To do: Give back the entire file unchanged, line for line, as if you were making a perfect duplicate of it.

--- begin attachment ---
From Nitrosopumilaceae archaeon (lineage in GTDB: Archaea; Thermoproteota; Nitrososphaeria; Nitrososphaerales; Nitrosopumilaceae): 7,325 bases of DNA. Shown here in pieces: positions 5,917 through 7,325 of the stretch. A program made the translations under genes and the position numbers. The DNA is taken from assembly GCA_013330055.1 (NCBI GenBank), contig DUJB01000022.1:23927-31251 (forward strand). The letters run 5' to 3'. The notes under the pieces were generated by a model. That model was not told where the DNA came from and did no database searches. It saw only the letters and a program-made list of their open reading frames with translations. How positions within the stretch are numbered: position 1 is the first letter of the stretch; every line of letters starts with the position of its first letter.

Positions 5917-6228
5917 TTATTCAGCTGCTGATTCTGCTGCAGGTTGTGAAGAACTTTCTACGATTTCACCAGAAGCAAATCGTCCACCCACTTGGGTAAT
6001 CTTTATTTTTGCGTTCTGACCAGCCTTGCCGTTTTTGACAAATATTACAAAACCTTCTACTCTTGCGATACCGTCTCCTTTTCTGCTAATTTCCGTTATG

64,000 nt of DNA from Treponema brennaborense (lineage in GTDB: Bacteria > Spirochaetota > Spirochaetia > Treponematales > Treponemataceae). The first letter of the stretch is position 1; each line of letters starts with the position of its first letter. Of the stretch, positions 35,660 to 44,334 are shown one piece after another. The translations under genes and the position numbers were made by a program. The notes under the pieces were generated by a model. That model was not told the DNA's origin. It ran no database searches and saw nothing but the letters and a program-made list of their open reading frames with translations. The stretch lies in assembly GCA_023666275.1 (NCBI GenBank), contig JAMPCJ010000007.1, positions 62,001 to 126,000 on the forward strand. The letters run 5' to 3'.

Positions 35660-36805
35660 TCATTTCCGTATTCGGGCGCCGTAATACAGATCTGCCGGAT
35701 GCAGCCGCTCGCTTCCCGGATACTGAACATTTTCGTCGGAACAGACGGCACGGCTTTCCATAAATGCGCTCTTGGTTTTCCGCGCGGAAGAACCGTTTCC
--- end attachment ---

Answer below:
From Nitrosopumilaceae archaeon (lineage in GTDB: Archaea; Thermoproteota; Nitrososphaeria; Nitrososphaerales; Nitrosopumilaceae): 7,325 bases of DNA. Shown here in pieces: positions 5,917 through 7,325 of the stretch. A program made the translations under genes and the position numbers. The DNA is taken from assembly GCA_013330055.1 (NCBI GenBank), contig DUJB01000022.1:23927-31251 (forward strand). The letters run 5' to 3'. The notes under the pieces were generated by a model. That model was not told where the DNA came from and did no database searches. It saw only the letters and a program-made list of their open reading frames with translations. How positions within the stretch are numbered: position 1 is the first letter of the stretch; every line of letters starts with the position of its first letter.

Positions 5917-6228
5917 TTATTCAGCTGCTGATTCTGCTGCAGGTTGTGAAGAACTTTCTACGATTTCACCAGAAGCAAATCGTCCACCCACTTGGGTAAT
6001 CTTTATTTTTGCGTTCTGACCAGCCTTGCCGTTTTTGACAAATATTACAAAACCTTCTACTCTTGCGATACCGTCTCCTTTTCTGCTAATTTCCGTTATG

64,000 nt of DNA from Treponema brennaborense (lineage in GTDB: Bacteria > Spirochaetota > Spirochaetia > Treponematales > Treponemataceae). The first letter of the stretch is position 1; each line of letters starts with the position of its first letter. Of the stretch, positions 35,660 to 44,334 are shown one piece after another. The translations under genes and the position numbers were made by a program. The notes under the pieces were generated by a model. That model was not told the DNA's origin. It ran no database searches and saw nothing but the letters and a program-made list of their open reading frames with translations. The stretch lies in assembly GCA_023666275.1 (NCBI GenBank), contig JAMPCJ010000007.1, positions 62,001 to 126,000 on the forward strand. The letters run 5' to 3'.

Positions 35660-36805
35660 TCATTTCCGTATTCGGGCGCCGTAATACAGATCTGCCGGAT
35701 GCAGCCGCTCGCTTCCCGGATACTGAACATTTTCGTCGGAACAGACGGCACGGCTTTCCATAAATGCGCTCTTGGTTTTCCGCGCGGAAGAACCGTTTCC